Chinese paleontologist Chang Mee-Mann joined the ranks of laureates of L'Oreal-UNESCO for Women in Science Awards over the weekend, shedding the light on female science pioneers in a country that boasts the highest percentage of female students in science and engineering in the Asia-Pacific region despite prevailing prejudice.
The 82-year-old scientist of the Institute of Vertebrate Palaeontology and Palaeoanthropology in China, was honored for "her pioneering work on fossil records leading to insights on how aquatic vertebrates adapted to life and land," the United Nations Educational, Scientific and Cultural Organization (UNESCO), the UN's cultural agency, said.
The award is part of an initiative created 20 years ago to support and recognize accomplished women researchers. It aims to set an example for young females and encourage them to enter a field that has long been dominated by men.
It's a sad, but well documented fact that women are underrepresented in the professional life, and the scientific sphere is no exception. The issue is further compounded by archaic misconceptions about women's skills and capabilities.
A 2015 survey by the L'Oreal Foundation revealed some disturbing results revolving around global perceptions of female scientists.
Sixty-seven percent of Europeans think women lack the skill set that enables them to climb the ladder in the realm of science, and reach high-level positions. In China, the numbers are scary. A staggering 93 percent of respondents believe women are not made to be scientists.
A long lineage of pioneering women
Most people might have heard of French-Polish physicist Marie Curie or British primatologist Jane Goodall. But Chinese female scientists have slipped under the radar of many, despite their work changing the world.
Chang's achievement brings more visibility to Chinese women's contribution in the field of science.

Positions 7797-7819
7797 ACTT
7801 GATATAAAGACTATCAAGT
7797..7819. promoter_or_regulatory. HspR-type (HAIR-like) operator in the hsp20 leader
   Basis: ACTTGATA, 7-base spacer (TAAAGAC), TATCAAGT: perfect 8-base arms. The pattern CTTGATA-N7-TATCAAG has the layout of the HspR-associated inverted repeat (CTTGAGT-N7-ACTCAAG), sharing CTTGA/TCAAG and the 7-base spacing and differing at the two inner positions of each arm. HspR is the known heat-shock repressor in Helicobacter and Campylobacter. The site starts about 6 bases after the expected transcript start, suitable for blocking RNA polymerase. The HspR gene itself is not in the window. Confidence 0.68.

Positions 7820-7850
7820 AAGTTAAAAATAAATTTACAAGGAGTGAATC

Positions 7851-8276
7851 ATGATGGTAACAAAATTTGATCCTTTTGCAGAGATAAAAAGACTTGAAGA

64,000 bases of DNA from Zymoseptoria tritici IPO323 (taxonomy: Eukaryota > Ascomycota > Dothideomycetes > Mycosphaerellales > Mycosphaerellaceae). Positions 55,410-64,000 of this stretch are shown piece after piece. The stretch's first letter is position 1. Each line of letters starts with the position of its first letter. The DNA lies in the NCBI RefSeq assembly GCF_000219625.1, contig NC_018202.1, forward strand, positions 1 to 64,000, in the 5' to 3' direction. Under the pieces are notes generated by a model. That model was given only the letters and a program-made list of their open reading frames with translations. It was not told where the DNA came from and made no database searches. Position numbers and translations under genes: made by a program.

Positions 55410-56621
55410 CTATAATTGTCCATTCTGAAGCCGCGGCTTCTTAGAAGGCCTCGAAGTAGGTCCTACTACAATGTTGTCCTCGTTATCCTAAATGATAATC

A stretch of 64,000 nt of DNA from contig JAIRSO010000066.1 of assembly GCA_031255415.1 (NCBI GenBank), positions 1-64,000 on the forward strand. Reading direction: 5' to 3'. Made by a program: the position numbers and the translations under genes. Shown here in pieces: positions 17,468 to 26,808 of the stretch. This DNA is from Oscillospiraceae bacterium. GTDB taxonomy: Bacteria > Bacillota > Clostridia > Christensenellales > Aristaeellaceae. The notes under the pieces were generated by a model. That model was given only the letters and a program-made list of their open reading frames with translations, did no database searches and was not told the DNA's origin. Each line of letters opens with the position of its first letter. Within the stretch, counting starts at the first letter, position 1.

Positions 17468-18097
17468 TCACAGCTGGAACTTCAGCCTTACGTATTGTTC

Tu Youyou won the 2015 Nobel Prize in Medicine for her discovery of the anti-malarial drug artemisinin, a drug based on traditional Chinese herbal medicine which has helped save millions of lives in Africa and China.
Zhang Zhenxiang, China's first female archaeologist, spent 36 years excavating ruins in the ancient city of Yin (known as Anyang today), the capital of the Shang Dynasty (1600-1046 BC).
In 1976, Zhang organized an excavation at a former palace site in the Yin Ruins. After months of hard work, nothing surfaced and the expert team grew frustrated and was ready to quit. However, it was Zhang's insistence to continue digging and her innovative technology that eventually led to the discovery of a tomb in the area.
In China, an award for Women in Sciences jointly founded by the UNESCO, the L'Oreal Foundation, All-China Women's Federation, and China Association For Science and Technology, has been honoring outstanding female scientists since 2004.
Yan Nieng, once the youngest professor of postdoctoral programs at Beijing-based Tsinghua University won the award in 2012. Yan, who is now a structural biologist and professor of molecular biology at Princeton University now, published a number of papers during her 10-year stint at Tsinghua in world-class journals such as Science and Nature.
In China, 71 percent of female students aged 15 to 19 are studying science and engineering, the highest in the Asia-Pacific, according to Asia Hub, a think tank based in Hong Kong Special Administrative Region.